NEW DOMESTIC LOBBYING FILINGS (LDA)
ZOLL Medical Group, a US subsidiary of the Tokyo-based Asahi Kasei Corporation, has hired McDermott+Consulting. The firm will lobby on Medicare and Medicaid reimbursements. Paul Radensky and Rachel Stauffer are registered to work on the account, which was effective June 2.
Norwegian private investment company Kistefos has hired Cornerstone Government Affairs to “engage with federal agencies, members of Congress and congressional committees on authorization and funding of priority areas.” Anthony Lazarski, Victoria Marum, James Richards, William Smith, Eric Tober and William Todd are registered to lobby on the account. The registration was effective June 15.
The Florida-based Television Association of Programmers Latin America has hired Hogan Lovells to lobby to “improve AV (audio-visual) regulatory/business communications between US and Latin America.” Former Senator Norm Coleman, Republican of Minnesota, will lobby on the account along with Ivan Zapien, former chief of Staff to Sen. Robert Menendez (D-N.J.); former general counsel to the Office of the US Trade Representative (USTR) Warren Maruyama; and former USTR associate general counsel Jared Wessel. The registration was effective June 8.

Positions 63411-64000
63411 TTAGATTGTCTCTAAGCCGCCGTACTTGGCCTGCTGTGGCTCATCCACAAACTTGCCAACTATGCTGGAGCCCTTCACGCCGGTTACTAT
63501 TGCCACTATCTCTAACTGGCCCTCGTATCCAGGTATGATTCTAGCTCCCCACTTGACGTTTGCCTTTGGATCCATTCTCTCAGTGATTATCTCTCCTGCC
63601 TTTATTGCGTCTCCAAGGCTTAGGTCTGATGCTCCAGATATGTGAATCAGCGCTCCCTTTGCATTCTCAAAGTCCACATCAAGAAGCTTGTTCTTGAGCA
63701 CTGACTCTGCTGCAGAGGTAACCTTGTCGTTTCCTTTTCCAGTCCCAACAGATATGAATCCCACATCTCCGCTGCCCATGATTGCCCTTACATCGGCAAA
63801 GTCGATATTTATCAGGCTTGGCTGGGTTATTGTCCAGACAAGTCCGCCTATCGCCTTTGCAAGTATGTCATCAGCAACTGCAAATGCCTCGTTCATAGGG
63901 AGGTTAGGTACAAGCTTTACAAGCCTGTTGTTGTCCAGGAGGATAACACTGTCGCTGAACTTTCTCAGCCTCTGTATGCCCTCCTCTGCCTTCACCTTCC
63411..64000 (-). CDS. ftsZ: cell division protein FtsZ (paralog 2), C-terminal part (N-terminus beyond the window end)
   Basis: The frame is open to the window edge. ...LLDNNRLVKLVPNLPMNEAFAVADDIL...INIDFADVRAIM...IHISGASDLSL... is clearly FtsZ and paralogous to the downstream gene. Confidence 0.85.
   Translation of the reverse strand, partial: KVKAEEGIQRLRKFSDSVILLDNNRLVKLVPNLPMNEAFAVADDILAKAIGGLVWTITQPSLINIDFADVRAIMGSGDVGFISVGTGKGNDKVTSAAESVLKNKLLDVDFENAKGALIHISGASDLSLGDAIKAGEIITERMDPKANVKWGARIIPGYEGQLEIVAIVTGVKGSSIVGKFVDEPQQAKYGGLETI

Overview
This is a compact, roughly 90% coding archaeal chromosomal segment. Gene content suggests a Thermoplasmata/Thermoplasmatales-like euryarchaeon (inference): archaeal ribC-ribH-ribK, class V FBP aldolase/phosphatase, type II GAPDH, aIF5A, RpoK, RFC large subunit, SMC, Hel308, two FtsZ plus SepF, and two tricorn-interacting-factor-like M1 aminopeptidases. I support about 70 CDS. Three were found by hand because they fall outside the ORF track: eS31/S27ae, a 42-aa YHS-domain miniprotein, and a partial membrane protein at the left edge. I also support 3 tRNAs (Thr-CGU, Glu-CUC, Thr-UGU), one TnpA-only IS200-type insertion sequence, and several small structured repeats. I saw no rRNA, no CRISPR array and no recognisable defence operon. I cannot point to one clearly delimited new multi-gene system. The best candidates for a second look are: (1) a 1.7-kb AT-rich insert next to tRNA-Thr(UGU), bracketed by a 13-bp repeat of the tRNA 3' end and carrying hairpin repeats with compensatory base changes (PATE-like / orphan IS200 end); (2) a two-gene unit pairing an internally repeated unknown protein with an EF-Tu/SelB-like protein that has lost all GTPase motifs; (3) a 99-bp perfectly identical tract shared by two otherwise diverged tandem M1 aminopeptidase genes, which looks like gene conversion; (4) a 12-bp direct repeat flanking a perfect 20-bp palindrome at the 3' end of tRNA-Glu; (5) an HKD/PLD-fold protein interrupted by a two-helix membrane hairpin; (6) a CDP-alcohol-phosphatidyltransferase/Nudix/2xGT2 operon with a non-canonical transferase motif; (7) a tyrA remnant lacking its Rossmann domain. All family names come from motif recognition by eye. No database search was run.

Second quarter filings are pouring in ahead of the July 20 deadline. Here’s our pick of the most interesting ones.
The opposition National Council of Resistance of Iran paid Rosemont Associates $60,000 in the second quarter of 2020. Former Sen. Robert Torricelli, Democrat of New Jersey, is the only registered on the account. He lobbied the State Department regarding Iranian refugees resettled in Albania.
Cemex Inc., the US subsidiary of Mexican cement giant Cemex, paid O’Keeffe Shahmoradi Strategies $30,000 in the second quarter to lobby Congress and the Department of Transportation regarding appropriations and infrastructure legislation as well as reauthorization of the FAST (Fixing America’s Surface Transportation) Act.
Orsted North America, a wholly-owned subsidiary of Orsted A/S and Orsted Wind Power Holding A/S of Denmark, spent $110,000 in the second quarter lobbying on wind energy tax credits and regulations. The company lobbied Congress, the Interior Department, the National Oceanic & Atmospheric Administration (NOAA) and the Office of Management & Budget.
Haynes and Boone lobbied Congress regarding the “exclusion of Quebec border mills from import restrictions imposed as part of any settlement of US-Canada softwood lumber dispute” on behalf of the Quebec Border Mills Committee, a Canadian association. The firm disclosed receiving less than the $5,000 reporting threshold during the second quarter.
The American University in Cairo spent $20,000 in the second quarter lobbying Congress, the departments of State and Education, and the US Agency for International Development. The university lobbied on “State and Foreign Operations Appropriations.”